April 27, 2024

1976 Harley Electric Edition

Check out this unique conversion. A 1976 AMF Harley Davidson ss175 motorcycle left outside, uncared for and robbed for parts. Water was making its way down the open cylinder head and into the lower crank case when I purchased it. It’s been given a new lease on life, touting an 8000-watt electric motor powered by a 72-volt lithium-ion battery back. This motorcycle is once again cruising the streets in electric style!


After stripping down the motorcycle to the frame and giving it a good wash, it was put back together with all new wiring and LED lights. Low power components were carefully selected to maximize the battery life. A DC-to-DC converter steps down the 72-volt battery pack to 12 volts to operate the lights and other components eliminating the need for an additional power source.

Battery Pack

Being limited by space, I had to build my own custom battery pack small enough to fit where the gas engine once resided while being powerful enough to safely discharge over 12000 watts! Even though the motor is only 8000 watts, in actuality during acceleration and heavy loads it uses over 1.5x this amount (12000-14000 watts).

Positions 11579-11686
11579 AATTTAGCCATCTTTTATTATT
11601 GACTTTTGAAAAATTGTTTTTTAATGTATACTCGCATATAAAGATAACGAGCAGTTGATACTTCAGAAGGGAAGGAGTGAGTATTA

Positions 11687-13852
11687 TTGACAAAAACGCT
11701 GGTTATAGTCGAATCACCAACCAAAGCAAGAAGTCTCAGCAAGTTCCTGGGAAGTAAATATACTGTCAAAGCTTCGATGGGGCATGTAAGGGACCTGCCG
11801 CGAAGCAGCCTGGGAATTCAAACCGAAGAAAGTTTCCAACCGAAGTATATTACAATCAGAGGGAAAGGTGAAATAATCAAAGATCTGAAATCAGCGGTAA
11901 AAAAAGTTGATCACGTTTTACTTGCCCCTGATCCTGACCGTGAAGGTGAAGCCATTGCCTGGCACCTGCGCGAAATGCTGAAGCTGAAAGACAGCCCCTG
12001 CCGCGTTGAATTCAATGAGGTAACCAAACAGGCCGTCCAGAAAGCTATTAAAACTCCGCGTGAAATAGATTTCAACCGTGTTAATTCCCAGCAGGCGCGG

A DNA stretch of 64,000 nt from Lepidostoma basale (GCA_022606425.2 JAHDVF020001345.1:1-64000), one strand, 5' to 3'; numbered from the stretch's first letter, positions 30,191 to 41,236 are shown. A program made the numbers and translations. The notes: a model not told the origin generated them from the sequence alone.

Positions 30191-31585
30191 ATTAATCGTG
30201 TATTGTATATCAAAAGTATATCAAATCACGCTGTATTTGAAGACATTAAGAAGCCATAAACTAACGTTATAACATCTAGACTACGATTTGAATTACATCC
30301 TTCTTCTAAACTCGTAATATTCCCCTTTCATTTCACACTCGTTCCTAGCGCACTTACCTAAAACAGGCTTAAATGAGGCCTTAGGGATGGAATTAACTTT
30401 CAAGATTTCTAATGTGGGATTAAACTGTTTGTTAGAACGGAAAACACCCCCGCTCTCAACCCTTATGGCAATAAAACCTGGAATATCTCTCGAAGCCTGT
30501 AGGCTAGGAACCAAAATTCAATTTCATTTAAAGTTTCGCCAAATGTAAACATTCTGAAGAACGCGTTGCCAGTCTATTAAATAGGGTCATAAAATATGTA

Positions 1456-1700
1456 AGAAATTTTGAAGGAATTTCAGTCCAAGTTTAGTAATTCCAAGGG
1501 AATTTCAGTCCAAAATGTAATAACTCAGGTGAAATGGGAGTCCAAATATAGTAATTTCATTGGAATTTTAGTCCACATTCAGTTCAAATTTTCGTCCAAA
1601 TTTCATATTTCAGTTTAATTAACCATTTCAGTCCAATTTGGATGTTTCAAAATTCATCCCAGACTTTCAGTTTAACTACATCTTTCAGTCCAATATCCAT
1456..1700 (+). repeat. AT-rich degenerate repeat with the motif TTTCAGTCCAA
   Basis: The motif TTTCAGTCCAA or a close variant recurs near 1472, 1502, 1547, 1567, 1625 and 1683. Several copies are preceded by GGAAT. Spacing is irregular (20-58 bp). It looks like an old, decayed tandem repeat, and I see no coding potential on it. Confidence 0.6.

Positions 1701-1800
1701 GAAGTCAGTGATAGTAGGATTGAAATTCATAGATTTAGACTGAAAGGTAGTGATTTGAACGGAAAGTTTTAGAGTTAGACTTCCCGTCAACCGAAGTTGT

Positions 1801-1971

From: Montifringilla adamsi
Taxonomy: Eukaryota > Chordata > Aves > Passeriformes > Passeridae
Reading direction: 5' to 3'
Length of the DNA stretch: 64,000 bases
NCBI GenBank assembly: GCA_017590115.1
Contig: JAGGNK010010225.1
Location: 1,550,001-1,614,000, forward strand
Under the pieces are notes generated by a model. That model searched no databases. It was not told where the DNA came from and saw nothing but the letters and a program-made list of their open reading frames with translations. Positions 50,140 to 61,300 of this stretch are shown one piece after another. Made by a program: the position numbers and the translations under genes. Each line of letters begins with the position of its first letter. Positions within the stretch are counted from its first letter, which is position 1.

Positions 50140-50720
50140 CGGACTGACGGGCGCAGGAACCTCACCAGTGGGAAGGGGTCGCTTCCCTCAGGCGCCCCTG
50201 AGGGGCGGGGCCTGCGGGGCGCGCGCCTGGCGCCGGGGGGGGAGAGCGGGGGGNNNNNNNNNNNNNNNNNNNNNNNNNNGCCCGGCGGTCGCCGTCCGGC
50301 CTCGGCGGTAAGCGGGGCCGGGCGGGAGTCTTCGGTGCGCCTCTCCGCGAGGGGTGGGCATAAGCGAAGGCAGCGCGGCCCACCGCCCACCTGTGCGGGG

I had to use lithium-ion cells rated for high discharge. I choose the Samsung 40T3 21700 4000mAh cells. These lithium-ion batteries are rated at 3.6 volts and have a true Contant Discharge Rating of 35 amps without involving a temperature limit cutoff. That means one of these cells alone can output 3.6V x 35A = 126 watts. Although I needed 72 volts to run the motor, so I had to connect 20 of these together using series connections to make 3.6V x 20 = 72 volts. This outputs 72V * 35A = 2520 watts. Still not enough! I needed 5 times this amount. 2520 watts * 5 = 12,600 watts.

To achieve this, I needed a total of 100 cells in order to make 5 sets of these 20-cell 72-volt battery packs. All 5 sets were connected together using parallel connections. The final result is a 100-cell 20s5p battery pack: a 72-volt battery pack that can safely discharge 12,600 watts to operate my 8000-watt electric motor!

YouTube Video

Watch this e-motorcycle in action, click the image below to watch the video.

Watch video

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